The government recognizes that the absence of an apology has been an impediment to healing and reconciliation. Therefore, on behalf of the government and all Canadians, I stand before you, in this chamber so central to our life as a country, to apologize to the Aboriginal peoples for Canada’s role in the residential school system…
The prime minister apologized for one of the principal policies that Duncan Campbell Scott had implemented as a senior civil servant for the government of Canada.
Jacques Soustelle (L) as Governor General in 1955 in the mountainous Nementcha region of Algeria — with administrator Maurice Dupuy who would be assassinated a few days later. [o]
In Paris on June 18, 2010, solemn commemorations marked the 70th anniversary of the 1940 appel that Charles de Gaulle transmitted from London letting les français and the world know that he had decided to lead the resistance to the Nazi occupation of France. Across the Atlantic Ocean, a military attaché to the French ambassador responded to that appel. Twenty-eight-year-old Jacques Soustelle soon sent word from the Mexican capital that he would serve de Gaulle. Soustelle joined Paul Rivet, Germaine Tillion, and others associated with le Musée de l’Homme in joining the resistance.
At the city hall of Paris, a huge photo of de Gaulle during the Second World War framed against hundreds of smaller photos of those who had served the resistance towered over the square. Media was replete with anniversary coverage of de Gaulle’s BBC broadcast, announcing the creation of the France libre movement.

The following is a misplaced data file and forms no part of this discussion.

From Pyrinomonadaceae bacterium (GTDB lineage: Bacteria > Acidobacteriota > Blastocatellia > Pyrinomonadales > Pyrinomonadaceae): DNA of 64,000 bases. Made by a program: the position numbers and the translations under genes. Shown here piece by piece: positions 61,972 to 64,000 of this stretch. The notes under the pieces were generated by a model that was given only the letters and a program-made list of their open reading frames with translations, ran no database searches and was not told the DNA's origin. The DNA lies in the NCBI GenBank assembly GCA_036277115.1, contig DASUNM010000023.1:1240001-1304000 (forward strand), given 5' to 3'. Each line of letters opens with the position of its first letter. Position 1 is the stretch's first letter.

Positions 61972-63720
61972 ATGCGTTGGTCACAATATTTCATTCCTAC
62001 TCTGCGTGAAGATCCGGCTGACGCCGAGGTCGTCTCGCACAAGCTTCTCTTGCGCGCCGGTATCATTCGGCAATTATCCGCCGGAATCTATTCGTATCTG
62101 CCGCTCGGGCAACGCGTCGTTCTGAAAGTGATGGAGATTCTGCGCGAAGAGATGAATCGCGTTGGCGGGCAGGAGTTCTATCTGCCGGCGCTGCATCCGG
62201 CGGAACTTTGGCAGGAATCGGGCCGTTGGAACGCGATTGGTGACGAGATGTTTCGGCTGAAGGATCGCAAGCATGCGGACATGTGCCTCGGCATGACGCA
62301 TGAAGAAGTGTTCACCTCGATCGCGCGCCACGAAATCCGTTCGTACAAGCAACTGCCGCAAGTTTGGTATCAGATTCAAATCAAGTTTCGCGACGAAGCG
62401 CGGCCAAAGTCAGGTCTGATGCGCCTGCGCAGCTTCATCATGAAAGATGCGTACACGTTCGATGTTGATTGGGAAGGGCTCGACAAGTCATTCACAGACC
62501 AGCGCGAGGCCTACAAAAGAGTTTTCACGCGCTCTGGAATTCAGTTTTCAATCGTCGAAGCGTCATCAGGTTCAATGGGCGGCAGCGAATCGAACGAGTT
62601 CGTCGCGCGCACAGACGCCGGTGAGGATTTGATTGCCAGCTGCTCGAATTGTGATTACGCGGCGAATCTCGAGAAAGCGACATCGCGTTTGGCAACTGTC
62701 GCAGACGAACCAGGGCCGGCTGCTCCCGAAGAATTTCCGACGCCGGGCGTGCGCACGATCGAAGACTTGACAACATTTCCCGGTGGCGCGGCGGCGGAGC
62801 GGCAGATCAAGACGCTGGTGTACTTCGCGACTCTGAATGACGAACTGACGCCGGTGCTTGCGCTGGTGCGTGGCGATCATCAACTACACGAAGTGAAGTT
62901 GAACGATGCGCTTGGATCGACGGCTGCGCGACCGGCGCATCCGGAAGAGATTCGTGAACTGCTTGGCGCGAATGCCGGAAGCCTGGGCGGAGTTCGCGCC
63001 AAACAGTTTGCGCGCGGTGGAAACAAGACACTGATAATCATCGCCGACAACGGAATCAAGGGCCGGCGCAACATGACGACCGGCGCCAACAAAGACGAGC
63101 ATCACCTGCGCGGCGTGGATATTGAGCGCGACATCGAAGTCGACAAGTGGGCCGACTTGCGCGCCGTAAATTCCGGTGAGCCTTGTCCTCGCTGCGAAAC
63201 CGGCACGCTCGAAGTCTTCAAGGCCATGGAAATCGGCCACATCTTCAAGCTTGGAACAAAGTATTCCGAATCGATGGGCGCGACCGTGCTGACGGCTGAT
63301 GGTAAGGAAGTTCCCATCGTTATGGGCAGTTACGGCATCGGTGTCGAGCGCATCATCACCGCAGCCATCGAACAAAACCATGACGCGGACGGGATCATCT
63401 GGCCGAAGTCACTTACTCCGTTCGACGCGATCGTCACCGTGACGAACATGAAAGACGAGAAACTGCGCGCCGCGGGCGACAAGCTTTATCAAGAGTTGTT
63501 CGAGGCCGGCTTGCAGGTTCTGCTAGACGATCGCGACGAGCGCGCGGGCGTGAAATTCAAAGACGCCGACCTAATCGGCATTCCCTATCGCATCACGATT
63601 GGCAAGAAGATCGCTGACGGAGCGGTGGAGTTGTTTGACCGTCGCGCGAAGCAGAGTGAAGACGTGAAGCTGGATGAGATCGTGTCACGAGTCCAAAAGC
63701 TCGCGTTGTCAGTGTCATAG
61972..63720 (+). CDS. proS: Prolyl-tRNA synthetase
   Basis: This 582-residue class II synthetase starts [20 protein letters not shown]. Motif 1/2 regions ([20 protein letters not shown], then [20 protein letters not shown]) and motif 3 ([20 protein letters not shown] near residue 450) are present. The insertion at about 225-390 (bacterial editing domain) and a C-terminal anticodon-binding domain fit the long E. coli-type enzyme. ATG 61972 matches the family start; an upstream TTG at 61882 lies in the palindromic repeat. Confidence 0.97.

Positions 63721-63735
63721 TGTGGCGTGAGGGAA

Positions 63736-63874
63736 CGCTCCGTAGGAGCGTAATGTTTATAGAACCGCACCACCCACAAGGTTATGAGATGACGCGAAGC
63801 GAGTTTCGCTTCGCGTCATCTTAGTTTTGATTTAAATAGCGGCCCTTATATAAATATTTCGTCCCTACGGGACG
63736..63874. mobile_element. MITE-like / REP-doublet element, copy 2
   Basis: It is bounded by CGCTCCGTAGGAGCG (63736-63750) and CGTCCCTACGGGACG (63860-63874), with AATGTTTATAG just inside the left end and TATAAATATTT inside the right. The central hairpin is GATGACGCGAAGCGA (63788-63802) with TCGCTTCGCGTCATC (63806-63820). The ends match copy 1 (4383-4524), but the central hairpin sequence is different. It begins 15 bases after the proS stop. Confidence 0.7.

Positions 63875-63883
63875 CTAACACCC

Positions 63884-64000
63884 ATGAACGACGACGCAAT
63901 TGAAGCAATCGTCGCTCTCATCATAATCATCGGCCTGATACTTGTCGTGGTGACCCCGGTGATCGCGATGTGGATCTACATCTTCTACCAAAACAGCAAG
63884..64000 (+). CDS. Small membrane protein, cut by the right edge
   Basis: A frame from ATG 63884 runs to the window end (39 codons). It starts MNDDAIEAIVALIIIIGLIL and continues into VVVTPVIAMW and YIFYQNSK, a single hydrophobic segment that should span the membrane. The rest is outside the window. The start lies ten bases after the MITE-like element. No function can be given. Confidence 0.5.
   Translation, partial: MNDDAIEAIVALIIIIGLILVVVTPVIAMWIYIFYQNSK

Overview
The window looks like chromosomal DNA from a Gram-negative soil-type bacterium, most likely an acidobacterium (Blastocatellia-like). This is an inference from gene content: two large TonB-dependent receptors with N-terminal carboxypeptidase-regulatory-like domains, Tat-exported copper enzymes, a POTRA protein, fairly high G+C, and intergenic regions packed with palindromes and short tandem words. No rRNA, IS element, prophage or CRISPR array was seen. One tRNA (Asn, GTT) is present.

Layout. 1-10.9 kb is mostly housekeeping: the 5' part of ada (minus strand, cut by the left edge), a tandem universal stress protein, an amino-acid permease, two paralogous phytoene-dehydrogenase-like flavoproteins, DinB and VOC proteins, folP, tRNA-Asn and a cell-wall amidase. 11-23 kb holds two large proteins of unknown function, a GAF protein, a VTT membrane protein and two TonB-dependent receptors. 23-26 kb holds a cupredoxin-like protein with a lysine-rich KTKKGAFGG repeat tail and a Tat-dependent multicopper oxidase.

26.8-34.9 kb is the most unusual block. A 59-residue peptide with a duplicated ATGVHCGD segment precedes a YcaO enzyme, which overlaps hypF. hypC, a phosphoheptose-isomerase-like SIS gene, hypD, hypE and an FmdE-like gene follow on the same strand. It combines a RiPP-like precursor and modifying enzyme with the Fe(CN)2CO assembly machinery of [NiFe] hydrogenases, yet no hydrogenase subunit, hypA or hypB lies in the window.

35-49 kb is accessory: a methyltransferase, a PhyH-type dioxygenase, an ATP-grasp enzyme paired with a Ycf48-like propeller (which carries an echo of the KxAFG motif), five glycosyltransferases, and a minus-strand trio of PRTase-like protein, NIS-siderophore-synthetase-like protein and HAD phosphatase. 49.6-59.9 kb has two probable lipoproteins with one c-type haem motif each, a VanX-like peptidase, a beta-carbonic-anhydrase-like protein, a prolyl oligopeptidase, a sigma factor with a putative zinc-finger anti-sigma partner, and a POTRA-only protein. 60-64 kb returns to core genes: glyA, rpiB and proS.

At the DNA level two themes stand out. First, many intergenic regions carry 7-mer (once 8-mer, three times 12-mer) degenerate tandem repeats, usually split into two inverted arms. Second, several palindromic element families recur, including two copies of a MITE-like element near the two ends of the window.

In 2008, French President Nicolas Sarkozy inaugurated l’Historial Charles-de-Gaulle, a multi-media digital museum at the les Invalides defence establishment in the centre of Paris. Images of Soustelle appear in digital video displays by de Gaulle’s side in Algeria when the general visited following his return to power in 1958. At that time, de Gaulle vowed to maintain l’Algérie française. Within two years, he had changed his mind on Algeria and fired a disobedient Soustelle from his cabinet. Soustelle’s role in plotting an assassination attempt on de Gaulle is not referenced at l’Historial Charles-de-Gaulle.
Governor General Soustelle visiting an Algerian classroom, 1955. [Image: Editions Plon].
In their biography of Pierre Trudeau, Trudeau and Our Times, Vol. 1 & 2, authors Stephen Clarkson and Christina McCall added a phrase to the lexicon of Canadian political history and journalism. Trudeau, they wrote, “haunts us still.” Clarkson and McCall argued that the highly atypical Canadian Trudeau, whose charisma, unapologetic intellectualism and sex appeal set him apart from “normal” political life in Canada, “haunted” a Canadian public which could never pin him down or figure him out.
Duncan Campbell Scott and Jacques Soustelle haunt me still. This work, which had its beginnings while floating in a canoe on Lake Superior waters off the mouth of the Pic River almost 30 years ago, has taken me on a wondrous journey of discovery. The overarching questions about these men linger and, yes, haunt.
How is it that Scott could blithely, or not so blithely, ignore or remain detached from what — in the light of 21st century hindsight — are the worst human rights crimes in Canadian history? Revelations regarding hundreds of unmarked graves of Indigenous children near the sites of former residential schools dominated Canadian media and tarnished Canada’s image abroad throughout the spring and summer of 2021.